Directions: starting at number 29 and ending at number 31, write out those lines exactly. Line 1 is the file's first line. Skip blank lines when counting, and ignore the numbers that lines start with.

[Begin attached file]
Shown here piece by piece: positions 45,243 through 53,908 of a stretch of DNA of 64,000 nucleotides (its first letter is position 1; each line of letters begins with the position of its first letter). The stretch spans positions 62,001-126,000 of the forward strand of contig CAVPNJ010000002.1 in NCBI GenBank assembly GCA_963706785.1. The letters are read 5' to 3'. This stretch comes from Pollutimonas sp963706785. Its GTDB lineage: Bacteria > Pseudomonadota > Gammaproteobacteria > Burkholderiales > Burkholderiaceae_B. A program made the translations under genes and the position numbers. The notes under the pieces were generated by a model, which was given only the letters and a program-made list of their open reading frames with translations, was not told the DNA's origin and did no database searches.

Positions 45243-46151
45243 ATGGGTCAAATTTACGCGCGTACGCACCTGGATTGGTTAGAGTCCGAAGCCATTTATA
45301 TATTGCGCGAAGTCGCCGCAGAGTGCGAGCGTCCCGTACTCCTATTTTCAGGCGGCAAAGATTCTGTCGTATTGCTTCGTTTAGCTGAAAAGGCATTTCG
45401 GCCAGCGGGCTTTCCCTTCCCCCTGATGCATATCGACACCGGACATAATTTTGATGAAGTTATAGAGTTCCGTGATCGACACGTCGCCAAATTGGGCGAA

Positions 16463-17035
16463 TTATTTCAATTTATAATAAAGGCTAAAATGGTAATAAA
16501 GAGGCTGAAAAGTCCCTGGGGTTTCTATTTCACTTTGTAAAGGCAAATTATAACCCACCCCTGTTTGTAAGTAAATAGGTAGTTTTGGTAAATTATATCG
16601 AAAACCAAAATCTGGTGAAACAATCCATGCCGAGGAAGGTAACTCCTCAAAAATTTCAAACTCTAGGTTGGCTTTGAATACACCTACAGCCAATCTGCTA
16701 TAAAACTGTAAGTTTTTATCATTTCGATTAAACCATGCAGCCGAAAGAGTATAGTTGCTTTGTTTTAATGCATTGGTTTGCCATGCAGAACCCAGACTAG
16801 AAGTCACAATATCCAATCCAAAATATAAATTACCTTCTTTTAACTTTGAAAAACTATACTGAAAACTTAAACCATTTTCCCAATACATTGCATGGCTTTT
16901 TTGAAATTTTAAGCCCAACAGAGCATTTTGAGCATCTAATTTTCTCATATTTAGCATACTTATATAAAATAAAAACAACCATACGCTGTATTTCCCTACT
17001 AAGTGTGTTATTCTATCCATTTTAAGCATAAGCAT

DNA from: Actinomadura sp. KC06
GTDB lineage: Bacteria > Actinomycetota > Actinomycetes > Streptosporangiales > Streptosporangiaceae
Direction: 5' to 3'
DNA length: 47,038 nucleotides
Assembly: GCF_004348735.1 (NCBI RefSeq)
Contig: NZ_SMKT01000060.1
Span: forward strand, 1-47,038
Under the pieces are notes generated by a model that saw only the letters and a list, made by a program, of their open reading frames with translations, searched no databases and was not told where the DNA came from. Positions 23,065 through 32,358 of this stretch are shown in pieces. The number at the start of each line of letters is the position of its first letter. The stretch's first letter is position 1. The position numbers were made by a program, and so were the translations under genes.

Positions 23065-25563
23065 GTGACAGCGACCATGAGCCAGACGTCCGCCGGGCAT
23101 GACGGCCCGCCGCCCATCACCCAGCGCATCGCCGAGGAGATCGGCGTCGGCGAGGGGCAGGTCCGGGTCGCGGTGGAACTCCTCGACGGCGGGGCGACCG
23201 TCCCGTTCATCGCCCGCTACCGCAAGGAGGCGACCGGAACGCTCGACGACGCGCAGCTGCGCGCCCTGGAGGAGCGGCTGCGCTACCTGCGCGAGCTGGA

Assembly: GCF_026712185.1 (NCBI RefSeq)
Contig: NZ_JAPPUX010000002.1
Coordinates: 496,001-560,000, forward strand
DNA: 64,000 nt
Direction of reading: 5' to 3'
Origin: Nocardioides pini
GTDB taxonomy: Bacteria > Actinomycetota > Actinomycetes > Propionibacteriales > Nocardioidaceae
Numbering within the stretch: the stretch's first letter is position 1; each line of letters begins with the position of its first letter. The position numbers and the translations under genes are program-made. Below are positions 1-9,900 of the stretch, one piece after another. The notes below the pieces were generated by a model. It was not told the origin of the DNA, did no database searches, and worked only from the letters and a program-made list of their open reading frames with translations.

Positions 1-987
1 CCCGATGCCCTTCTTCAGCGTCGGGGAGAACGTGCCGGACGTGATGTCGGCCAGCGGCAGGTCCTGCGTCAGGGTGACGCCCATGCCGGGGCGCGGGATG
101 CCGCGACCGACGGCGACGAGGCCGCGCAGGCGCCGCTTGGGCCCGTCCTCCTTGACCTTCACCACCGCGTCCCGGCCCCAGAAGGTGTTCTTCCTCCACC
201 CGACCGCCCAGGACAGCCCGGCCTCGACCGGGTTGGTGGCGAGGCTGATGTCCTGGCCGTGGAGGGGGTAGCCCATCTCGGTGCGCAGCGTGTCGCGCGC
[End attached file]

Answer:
DNA: 64,000 nt
Direction of reading: 5' to 3'
Origin: Nocardioides pini